Philadelphia Sheriff Sale Lawyer on Motion to Complete Sheriff Sale

Philadelphia Sheriff Sale Lawyer on Motion to Complete Sheriff Sale

The Office of the Sheriff of Philadelphia conducts monthly sheriff sales for properties that are in default for failure to pay mortgages or real estate taxes. Properties that are being sold for failure to pay mortgages are sold at mortgage foreclosure auctions. Properties being sold for unpaid taxes are sold at tax foreclosure auctions. You should perform a title search or at a minimum investigate the title history of the Property before making a bid at sheriff sale since some properties can be sold at a Sheriff Sale subject to prior mortgages or debts. Individuals may bid online to purchase these properties via online auction. While there are potential benefits to purchasing properties at sheriff sale there are drawbacks as well. One of the primary drawbacks is litigation is common after the Property is sold. Investors should be prepared for litigation following a successful bid at sheriff sale. Often times an interested third party will file either a petition to redeem a property sold at sheriff sale or a motion to set aside sheriff sale. Finally, if a bid is made but the sale is not finalized a bidder may file a motion to complete sheriff sale. Speak with a Philadelphia Sheriff Sale Lawyer to protect you are involved in litigation surrounding purchase of an asset at sheriff sale.

Philadelphia Sheriff Sale Lawyer on Motion to Complete Sheriff Sale

In Philadelphia, a bidder may purchase a property at sheriff sale only to discover the sale cannot be completed until certain terms are met. For example a property owner must be compliant with their taxes due and owing to the City of Philadelphia to purchase a property at sheriff sale. In other circumstances a bidder may be unable to pay the entire purchase price before the deadline. In such circumstances, a motion to complete sheriff sale may be filed to save the sale. If you were the winning bidder at a Philadelphia Sheriff Sale but did not pay the balance due within ten (10) days of sale, you may still be able to purchase the property. Pursuant to Pa. R.C.P. 2327 you may intervene and file a motion to complete terms of sheriff sale. Before the motion to complete sheriff sale can be filed you must intervene in the civil action that ordered the property sold. Generally, the Courts and City of Philadelphia is generous about completing sheriff sales where there equitable circumstances warrant are in favor of the third party purchaser and there is no opposition (i.e., the investor has brought his taxes compliant and wants to finalize the purchase of the Property).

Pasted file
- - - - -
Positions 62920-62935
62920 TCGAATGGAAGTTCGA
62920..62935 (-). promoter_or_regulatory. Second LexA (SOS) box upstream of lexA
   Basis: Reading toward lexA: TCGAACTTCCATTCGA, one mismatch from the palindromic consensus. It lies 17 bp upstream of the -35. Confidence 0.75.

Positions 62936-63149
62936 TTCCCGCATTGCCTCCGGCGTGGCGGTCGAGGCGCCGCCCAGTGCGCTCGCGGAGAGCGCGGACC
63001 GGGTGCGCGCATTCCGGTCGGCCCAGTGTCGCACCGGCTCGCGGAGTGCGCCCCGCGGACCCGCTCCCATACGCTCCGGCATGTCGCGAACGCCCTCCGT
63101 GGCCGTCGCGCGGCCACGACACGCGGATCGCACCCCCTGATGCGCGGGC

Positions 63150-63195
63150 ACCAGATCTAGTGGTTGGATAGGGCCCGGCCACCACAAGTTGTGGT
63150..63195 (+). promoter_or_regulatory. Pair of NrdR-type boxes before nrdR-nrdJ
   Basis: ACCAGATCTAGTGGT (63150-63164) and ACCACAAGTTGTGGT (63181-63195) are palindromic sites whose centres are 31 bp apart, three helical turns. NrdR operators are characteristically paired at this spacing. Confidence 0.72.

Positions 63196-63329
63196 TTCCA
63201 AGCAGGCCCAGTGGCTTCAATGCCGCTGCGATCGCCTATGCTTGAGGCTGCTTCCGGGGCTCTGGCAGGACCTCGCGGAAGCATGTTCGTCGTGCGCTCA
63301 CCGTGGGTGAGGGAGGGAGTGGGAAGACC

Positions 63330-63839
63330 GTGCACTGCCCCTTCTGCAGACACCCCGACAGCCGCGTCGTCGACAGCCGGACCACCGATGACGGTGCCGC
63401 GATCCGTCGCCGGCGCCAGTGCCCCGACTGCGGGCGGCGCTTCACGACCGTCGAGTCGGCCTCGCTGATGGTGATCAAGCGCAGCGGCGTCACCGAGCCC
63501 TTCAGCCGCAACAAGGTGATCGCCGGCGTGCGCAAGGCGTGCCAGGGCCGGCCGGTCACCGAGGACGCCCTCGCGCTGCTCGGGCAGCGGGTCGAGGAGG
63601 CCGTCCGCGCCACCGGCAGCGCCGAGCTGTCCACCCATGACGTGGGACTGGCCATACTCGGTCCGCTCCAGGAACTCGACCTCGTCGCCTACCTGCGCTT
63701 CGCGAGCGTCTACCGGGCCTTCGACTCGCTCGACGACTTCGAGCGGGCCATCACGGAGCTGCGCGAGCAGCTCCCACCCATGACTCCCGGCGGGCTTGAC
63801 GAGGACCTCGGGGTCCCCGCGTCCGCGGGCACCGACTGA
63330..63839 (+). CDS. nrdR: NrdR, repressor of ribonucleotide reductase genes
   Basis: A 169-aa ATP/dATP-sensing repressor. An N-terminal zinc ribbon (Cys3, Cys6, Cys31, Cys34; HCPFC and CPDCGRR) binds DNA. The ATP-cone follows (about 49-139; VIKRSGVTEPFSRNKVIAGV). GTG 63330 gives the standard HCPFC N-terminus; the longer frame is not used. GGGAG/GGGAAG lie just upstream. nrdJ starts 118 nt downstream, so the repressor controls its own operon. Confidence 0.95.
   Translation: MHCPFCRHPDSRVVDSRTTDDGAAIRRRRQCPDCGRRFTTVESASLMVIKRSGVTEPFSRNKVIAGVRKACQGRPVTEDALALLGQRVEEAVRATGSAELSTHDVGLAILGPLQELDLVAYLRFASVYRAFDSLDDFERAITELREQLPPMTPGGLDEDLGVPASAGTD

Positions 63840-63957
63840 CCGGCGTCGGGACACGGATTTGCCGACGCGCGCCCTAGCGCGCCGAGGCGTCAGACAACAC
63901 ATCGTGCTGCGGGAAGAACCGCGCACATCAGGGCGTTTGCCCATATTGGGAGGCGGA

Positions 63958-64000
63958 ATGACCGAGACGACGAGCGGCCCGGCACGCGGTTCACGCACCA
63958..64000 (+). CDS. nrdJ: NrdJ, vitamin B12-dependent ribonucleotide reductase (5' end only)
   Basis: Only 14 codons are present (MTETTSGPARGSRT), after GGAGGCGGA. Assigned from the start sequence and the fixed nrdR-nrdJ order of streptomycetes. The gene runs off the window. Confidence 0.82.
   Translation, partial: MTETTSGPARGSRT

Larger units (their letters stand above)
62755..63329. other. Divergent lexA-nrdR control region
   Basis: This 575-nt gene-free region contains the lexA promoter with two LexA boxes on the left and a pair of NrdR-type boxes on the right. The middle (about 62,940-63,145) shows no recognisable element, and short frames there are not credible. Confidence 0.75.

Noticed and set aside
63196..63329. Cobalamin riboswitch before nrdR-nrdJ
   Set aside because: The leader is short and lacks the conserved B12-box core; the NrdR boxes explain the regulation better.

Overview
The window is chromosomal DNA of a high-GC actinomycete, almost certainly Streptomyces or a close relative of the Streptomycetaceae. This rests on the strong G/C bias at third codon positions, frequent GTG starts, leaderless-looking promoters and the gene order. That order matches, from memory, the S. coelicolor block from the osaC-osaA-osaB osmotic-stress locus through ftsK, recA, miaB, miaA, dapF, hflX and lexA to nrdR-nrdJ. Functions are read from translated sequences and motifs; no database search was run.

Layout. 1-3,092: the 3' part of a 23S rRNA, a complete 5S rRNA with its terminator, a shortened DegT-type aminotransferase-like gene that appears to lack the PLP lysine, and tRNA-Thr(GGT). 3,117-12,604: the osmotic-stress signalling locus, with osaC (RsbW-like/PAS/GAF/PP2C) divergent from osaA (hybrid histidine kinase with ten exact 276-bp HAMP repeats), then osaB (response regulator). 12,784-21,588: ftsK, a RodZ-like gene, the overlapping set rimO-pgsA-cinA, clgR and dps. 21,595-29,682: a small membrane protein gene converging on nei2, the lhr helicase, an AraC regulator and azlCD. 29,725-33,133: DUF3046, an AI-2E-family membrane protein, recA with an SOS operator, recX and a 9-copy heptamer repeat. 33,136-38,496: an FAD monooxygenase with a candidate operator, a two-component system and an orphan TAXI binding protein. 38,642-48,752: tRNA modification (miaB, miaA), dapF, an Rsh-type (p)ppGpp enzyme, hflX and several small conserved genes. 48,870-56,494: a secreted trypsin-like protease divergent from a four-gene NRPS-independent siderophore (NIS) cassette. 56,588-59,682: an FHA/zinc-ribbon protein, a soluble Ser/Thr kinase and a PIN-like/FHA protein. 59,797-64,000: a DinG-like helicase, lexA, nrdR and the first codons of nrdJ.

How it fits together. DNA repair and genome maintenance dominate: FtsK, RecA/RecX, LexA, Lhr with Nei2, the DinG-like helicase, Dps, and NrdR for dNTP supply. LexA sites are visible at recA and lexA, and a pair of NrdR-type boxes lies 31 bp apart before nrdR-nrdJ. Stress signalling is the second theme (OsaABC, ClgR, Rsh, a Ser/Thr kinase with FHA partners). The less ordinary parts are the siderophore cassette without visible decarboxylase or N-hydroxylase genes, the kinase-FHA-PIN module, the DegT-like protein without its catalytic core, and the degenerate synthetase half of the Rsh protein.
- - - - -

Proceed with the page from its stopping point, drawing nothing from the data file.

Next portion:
Hire a Philadelphia Sheriff Sale Lawyer to File a Petition to Intervene

The Commonwealth of Pennsylvania has held that purchasers of real estate at Sheriff’s Sale have an interest in the Property. See e.g., St. Charles B &L. Assoc. v. Hamilton, 179 A. 604, 605 (Pa. 1935). Therefore, if you purchased the Property at sheriff sale you may intervene in the underlying tax and/or mortgage foreclosure action. The court shall require that you serve all petitions on interested parties including the City of Philadelphia, the owner of the property, and the Office of the Sheriff of Philadelphia. If the Petition to Intervene is granted then you may file a Motion to Complete Terms of Sheriff Sale.

Philadelphia Sheriff Sale Lawyer
Our Philadelphia Sheriff Sale Lawyers can help you finalize a purchase at auction or defend petitions filed by interested third parties attempting to thwart the sale.

Philadelphia Sheriff Sale Lawyer on Motion to Complete Sheriff Sale

At the hearing the judge will hear the reasons for why the motion to complete sheriff sale should be granted. She will likely consider whether any prejudice will be suffered by granting the motion. For example, if the prior owner of the property has filed a petition to set aside sheriff sale and is contesting the sale, the judge may be less likely to grant the motion. Conversely, if the City of Philadelphia supports the motion to complete sale (Example: there are no other bidders on the property, the prior owner is deceased, and the prevailing bid covers outstanding taxes on the Property) then the court may allow you to complete the sale. The court may look to equitable interests in deciding whether to complete the sale.

Finalizing the Completed Sale

If the Court grants the motion to complete sale then the third-party purchaser must comply with the Court order. The Order usually requires the petitioner to pay the sheriff the outstanding balance owed within thirty (30) days. After the balance is paid the Office of the Sheriff of Philadelphia will transfer the property by deed to purchaser. Bidder is then legal and record owner of the Property. If prior owner or other individuals remain at the Property speak with a Philadelphia Landlord Tenant Lawyer about filing and ejectment or eviction to remove unwanted occupants from the Property.

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Author:

Mark D. Copoulos

Mark D. Copoulos

From 2008-2011 Mark D. Copoulos worked for the First Judicial District, the Honorable Arnold, and the Honorable Shelley-Robins as interns and/or staff....

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